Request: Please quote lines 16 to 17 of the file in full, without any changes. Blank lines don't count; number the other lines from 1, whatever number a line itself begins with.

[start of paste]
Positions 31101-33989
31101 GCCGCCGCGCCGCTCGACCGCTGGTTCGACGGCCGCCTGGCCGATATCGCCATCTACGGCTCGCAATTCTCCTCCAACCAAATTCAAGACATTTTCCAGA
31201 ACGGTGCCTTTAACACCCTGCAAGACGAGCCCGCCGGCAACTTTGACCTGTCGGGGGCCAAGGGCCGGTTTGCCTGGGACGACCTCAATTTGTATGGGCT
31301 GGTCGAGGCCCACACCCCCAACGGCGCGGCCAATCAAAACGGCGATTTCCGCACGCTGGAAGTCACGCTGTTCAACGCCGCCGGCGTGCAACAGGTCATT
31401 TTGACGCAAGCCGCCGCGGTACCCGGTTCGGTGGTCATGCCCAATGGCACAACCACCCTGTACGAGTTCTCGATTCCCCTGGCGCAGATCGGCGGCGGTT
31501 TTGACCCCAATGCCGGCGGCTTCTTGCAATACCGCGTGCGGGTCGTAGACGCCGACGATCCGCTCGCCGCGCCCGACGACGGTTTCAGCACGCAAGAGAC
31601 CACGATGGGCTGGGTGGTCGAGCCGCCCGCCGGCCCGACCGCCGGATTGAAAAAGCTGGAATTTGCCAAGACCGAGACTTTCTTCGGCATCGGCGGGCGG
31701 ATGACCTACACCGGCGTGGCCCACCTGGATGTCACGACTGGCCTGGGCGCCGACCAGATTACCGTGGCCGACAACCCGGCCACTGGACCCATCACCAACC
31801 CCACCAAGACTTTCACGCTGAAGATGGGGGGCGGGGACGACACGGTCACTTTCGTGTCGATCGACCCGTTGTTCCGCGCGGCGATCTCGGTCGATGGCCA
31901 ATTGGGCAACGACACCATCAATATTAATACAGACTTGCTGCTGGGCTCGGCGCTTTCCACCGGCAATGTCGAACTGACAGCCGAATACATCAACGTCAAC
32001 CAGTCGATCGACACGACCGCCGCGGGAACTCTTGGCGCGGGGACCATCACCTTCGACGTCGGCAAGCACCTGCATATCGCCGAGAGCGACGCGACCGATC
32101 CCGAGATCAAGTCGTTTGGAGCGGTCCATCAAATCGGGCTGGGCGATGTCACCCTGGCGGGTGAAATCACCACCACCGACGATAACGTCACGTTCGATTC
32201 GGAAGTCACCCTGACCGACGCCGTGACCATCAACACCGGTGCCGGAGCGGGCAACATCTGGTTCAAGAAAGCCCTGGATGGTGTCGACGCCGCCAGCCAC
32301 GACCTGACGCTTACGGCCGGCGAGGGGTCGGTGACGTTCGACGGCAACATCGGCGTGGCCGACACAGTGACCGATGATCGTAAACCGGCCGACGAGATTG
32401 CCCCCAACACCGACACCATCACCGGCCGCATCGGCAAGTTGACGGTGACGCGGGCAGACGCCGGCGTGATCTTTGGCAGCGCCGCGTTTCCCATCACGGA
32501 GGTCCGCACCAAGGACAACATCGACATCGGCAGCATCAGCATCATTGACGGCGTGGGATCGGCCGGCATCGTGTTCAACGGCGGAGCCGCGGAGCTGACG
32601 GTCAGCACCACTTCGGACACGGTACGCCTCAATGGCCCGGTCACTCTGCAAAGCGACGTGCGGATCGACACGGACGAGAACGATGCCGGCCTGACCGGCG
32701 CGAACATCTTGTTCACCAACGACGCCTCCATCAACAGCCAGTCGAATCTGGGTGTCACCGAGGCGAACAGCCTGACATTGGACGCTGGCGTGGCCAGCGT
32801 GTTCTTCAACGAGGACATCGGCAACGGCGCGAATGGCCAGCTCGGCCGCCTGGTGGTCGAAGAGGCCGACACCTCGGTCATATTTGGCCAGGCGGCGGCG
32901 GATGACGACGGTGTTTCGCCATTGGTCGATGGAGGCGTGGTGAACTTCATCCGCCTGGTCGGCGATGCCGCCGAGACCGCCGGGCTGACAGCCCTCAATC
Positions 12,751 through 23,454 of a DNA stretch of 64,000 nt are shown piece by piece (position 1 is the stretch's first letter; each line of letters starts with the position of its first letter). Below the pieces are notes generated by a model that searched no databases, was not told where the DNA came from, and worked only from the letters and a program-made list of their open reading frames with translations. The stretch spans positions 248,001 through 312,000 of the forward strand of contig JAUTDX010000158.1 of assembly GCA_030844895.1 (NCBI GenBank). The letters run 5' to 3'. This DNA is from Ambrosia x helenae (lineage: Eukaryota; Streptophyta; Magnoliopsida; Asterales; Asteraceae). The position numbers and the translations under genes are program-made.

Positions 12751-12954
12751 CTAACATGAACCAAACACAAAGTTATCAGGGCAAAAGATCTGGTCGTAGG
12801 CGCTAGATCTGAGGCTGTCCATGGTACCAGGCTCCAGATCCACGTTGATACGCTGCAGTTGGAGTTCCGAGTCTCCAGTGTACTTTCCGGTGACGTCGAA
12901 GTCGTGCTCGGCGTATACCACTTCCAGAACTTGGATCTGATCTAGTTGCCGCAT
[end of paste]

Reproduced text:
32501 GGTCCGCACCAAGGACAACATCGACATCGGCAGCATCAGCATCATTGACGGCGTGGGATCGGCCGGCATCGTGTTCAACGGCGGAGCCGCGGAGCTGACG
32601 GTCAGCACCACTTCGGACACGGTACGCCTCAATGGCCCGGTCACTCTGCAAAGCGACGTGCGGATCGACACGGACGAGAACGATGCCGGCCTGACCGGCG